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  8. Social media platforms make trade-offs in their design and policy decisions to attract users and stand out from other platforms. These decisions are influenced by a number of considerations, e.g. what kinds of content moderation to deploy or what kinds of resources a platform has access to. Their choices play into broader political tensions; social media platforms are situated within a social context that frames their impact, and they can have politics through their design that enforce power structures and serve existing authorities. We turn to Pillowfort, a small social media platform, to examine these political tensions as a case study. Using a discourse analysis, we examine public discussion posts between staff and users as they negotiate the site's development over a period of two years. Our findings illustrate the tensions in navigating the politics that users bring with them from previous platforms, the difficulty of building a site's unique identity and encouraging commitment, and examples of how design decisions can both foster and break trust with users. Drawing from these findings, we discuss how the success and failure of new social media platforms are impacted by political influences on design and policy decisions. 
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  9. The Negro Motorist Green Book was a tool used by the Black community to navigate systemic racism throughout the U.S. and around the world. Whether providing its users with safer roads to take or businesses that were welcoming to Black patrons, The Negro Motorist Green Book fostered pride and created a physical network of safe spaces within the Black community. Building a bridge between this artifact which served Black people for thirty years and the current moment, we explore Black Twitter as an online space where the Black community navigates identity, activism, racism, and more. Through interviews with people who engage with Black Twitter, we surface the benefits (such as community building, empowerment, and activism) and challenges (like dealing with racism, appropriation, and outsiders) on the platform, juxtaposing the Green Book as a historical artifact and Black Twitter as its contemporary counterpart. Equipped with these insights, we make suggestions including audience segmentation, privacy controls, and involving historically disenfranchised perspectives into the technological design process. These proposals have implications for the design of technologies that would serve Black communities by amplifying Black voices and bolstering work toward justice.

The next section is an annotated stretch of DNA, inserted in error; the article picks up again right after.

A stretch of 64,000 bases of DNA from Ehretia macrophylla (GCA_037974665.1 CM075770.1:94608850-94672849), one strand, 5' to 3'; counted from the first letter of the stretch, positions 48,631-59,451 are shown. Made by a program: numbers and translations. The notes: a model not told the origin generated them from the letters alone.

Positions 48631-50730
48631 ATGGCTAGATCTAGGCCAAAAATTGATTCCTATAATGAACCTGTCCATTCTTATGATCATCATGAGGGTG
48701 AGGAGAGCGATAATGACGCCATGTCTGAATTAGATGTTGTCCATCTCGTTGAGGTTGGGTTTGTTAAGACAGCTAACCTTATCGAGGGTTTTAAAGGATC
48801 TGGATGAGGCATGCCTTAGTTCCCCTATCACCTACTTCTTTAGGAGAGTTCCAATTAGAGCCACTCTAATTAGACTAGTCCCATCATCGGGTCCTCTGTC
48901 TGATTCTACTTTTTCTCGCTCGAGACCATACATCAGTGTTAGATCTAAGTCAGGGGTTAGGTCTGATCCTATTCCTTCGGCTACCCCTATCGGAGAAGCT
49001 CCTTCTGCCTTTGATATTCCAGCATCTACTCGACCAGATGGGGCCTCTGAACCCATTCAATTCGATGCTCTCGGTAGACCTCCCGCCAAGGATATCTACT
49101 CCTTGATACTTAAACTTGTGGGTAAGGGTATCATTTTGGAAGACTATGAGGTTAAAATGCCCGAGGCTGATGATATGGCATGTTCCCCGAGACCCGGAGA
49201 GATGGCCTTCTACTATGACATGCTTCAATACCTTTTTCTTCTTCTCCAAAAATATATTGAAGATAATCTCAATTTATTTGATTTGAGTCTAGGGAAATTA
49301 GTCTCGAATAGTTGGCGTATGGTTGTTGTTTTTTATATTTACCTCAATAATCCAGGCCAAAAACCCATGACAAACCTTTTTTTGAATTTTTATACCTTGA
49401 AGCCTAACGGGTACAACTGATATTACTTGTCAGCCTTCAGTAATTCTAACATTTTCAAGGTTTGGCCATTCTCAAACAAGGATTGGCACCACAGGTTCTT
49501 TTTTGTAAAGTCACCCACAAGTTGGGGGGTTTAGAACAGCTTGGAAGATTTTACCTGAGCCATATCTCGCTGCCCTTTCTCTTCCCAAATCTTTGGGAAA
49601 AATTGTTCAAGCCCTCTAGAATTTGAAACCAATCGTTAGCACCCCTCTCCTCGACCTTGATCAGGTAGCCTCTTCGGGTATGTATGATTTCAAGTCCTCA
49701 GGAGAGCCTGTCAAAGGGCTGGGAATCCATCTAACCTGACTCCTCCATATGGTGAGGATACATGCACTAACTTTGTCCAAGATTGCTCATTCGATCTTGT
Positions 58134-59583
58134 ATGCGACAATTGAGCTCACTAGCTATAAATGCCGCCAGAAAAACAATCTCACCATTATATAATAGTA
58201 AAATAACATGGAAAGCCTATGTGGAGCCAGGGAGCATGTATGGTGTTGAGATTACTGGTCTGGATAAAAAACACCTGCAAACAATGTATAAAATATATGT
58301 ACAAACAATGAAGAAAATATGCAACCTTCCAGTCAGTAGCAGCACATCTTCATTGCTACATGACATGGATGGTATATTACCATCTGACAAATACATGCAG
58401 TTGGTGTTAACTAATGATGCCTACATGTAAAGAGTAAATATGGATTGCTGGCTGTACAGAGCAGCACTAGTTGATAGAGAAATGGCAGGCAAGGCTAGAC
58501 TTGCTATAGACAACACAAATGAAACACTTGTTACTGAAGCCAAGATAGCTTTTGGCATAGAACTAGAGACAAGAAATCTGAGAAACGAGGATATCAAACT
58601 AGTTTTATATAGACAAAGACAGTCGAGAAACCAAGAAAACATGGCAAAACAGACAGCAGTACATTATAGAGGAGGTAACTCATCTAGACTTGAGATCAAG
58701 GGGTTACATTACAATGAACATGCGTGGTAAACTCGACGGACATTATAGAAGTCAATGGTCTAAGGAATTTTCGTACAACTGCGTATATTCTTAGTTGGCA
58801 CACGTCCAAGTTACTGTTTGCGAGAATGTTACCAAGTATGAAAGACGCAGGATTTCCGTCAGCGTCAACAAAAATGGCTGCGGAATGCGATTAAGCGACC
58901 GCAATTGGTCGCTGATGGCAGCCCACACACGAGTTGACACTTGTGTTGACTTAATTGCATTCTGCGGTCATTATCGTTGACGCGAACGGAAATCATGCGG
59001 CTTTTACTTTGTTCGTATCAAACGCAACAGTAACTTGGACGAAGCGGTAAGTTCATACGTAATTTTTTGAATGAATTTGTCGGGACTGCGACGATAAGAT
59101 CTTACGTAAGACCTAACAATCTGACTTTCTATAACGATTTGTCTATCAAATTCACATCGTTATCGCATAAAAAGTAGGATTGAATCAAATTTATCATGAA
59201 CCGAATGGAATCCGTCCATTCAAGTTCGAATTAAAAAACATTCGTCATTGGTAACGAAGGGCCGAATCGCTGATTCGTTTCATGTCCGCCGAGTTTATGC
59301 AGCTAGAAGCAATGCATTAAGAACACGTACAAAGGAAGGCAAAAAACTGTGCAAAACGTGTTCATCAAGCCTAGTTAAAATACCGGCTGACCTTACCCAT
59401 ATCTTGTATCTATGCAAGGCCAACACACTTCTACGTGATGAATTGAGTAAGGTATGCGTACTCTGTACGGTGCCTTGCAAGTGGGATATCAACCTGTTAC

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  10. null (Ed.)
    Though recommender systems are defined by personalization, recent work has shown the importance of additional, beyond-accuracy objectives, such as fairness. Because users often expect their recommendations to be purely personalized, these new algorithmic objectives must be communicated transparently in a fairness-aware recommender system. While explanation has a long history in recommender systems research, there has been little work that attempts to explain systems that use a fairness objective. Even though the previous work in other branches of AI has explored the use of explanations as a tool to increase fairness, this work has not been focused on recommendation. Here, we consider user perspectives of fairness-aware recommender systems and techniques for enhancing their transparency. We describe the results of an exploratory interview study that investigates user perceptions of fairness, recommender systems, and fairness-aware objectives. We propose three features – informed by the needs of our participants – that could improve user understanding of and trust in fairness-aware recommender systems.